The owner of property sought an injunction to restrain the lender in possession from auctioning the property on the day of the auction on the basis that he had a purchaser willing to pay an amount sufficient to discharge his secured debts. The owner claimed that there was a want of good faith or negligence on the part of the lender because they marketed the property in a price range that was less than the valuation; the private contract of sale was bona fide and at arm’s length and was sufficient to discharge all the secured debts.
The court refused an injunction on the basis of the following:
- A borrower has no right to sell after the lender has served a notice to pay, entered into possession and scheduled an auction, other than with the lender’s consent;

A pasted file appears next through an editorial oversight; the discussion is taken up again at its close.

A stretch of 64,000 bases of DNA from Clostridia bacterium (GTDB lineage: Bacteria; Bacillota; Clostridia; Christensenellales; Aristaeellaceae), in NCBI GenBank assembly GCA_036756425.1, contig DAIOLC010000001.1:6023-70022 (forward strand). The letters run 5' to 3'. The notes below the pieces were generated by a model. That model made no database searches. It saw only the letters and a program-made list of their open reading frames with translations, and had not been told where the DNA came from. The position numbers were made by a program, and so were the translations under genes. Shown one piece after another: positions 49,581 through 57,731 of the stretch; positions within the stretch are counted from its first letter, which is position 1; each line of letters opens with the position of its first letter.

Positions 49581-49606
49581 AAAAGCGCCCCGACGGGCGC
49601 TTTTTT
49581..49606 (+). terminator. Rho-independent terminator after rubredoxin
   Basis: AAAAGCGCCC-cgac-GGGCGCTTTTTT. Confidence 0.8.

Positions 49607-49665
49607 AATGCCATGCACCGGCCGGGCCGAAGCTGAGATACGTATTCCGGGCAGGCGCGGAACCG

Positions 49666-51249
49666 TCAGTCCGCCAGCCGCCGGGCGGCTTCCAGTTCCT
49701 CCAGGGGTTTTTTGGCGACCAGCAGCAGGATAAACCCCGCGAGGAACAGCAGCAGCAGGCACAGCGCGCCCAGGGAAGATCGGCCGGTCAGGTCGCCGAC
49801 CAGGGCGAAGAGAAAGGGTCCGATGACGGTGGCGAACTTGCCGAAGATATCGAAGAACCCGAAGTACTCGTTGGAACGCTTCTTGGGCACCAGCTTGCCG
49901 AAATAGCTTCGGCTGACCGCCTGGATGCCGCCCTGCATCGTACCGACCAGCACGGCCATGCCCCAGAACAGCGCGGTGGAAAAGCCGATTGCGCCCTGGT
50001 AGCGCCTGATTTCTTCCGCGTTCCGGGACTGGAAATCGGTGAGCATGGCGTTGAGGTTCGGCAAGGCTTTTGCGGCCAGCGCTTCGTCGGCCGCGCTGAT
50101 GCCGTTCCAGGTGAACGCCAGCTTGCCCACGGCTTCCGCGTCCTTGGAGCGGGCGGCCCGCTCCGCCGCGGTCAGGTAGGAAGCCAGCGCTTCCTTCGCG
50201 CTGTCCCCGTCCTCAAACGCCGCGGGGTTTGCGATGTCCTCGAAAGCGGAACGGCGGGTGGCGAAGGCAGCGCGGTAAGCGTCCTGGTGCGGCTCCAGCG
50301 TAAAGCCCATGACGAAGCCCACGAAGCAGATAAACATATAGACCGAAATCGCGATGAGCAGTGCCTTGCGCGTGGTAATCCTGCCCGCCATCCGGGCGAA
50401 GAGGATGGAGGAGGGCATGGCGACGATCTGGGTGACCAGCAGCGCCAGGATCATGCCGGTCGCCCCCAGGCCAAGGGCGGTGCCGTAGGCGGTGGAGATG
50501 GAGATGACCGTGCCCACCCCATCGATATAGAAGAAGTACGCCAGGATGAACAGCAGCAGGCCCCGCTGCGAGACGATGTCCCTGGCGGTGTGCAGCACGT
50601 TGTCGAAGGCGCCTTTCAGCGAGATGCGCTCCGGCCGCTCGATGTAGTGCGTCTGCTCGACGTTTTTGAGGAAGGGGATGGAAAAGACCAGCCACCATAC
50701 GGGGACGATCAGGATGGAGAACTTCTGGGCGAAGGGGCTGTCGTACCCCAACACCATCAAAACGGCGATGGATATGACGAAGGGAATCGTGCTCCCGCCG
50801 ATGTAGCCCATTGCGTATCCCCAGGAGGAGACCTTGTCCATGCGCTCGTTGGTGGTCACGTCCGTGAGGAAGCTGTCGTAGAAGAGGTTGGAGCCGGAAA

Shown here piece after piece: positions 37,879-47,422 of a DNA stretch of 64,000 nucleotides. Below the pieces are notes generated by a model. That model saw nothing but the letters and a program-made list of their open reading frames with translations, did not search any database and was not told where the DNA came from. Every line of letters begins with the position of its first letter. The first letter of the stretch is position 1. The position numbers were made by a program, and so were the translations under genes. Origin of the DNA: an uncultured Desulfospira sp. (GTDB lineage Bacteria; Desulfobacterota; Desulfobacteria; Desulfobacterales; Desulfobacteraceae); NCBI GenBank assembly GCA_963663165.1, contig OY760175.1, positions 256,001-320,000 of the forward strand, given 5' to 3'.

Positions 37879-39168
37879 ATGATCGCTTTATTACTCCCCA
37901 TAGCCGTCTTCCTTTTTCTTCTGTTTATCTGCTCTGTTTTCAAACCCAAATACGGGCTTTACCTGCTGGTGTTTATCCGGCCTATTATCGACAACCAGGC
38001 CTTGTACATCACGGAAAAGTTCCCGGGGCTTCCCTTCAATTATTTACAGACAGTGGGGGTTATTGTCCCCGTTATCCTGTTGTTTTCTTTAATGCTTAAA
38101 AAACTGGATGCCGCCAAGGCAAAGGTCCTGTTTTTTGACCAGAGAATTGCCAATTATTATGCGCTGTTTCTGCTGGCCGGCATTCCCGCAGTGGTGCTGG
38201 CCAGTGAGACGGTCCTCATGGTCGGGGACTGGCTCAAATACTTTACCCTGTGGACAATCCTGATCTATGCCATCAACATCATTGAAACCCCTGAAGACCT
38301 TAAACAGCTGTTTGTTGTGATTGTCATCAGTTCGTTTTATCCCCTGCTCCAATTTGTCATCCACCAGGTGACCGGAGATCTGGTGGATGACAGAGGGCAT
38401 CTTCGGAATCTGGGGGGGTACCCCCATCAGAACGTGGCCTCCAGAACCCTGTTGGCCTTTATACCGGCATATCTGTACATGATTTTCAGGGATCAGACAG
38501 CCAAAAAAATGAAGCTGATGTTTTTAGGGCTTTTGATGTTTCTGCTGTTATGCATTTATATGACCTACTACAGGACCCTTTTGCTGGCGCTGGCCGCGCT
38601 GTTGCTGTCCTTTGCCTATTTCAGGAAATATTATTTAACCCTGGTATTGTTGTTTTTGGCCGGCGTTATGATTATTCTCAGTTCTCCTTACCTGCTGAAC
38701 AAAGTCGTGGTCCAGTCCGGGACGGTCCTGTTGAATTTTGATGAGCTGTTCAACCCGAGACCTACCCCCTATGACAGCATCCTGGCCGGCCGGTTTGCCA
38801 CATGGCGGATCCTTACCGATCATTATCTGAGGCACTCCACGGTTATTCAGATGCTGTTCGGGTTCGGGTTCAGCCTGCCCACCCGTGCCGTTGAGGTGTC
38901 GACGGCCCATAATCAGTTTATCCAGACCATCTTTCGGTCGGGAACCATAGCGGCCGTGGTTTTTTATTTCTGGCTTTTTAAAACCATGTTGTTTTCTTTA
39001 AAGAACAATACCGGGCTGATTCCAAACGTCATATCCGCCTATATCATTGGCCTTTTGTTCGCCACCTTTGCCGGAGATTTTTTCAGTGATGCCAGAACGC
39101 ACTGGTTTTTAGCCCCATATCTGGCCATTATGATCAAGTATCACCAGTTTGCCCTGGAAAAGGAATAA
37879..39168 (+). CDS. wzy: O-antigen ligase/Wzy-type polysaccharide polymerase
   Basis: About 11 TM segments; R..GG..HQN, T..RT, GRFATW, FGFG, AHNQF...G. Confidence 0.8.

- A lender is not prevented from choosing the time of sale, how the property is prepared for sale, the conditions of sale and need not consult with the borrower;
- Damages would be an adequate remedy in the circumstances;
- The injunction was sought extremely late and the lender had no reasonable opportunity to contest it;
- Additional expenses would be incurred through postponement or cancellation of the auction and it is uncertain how this would impact any future auction;
- There was no evidence that finance would be available on the private sale;
- The proposed purchaser was not at arm’s length as its sole director was the second ranked caveator, claiming an unregistered mortgage securing approximately $800,000.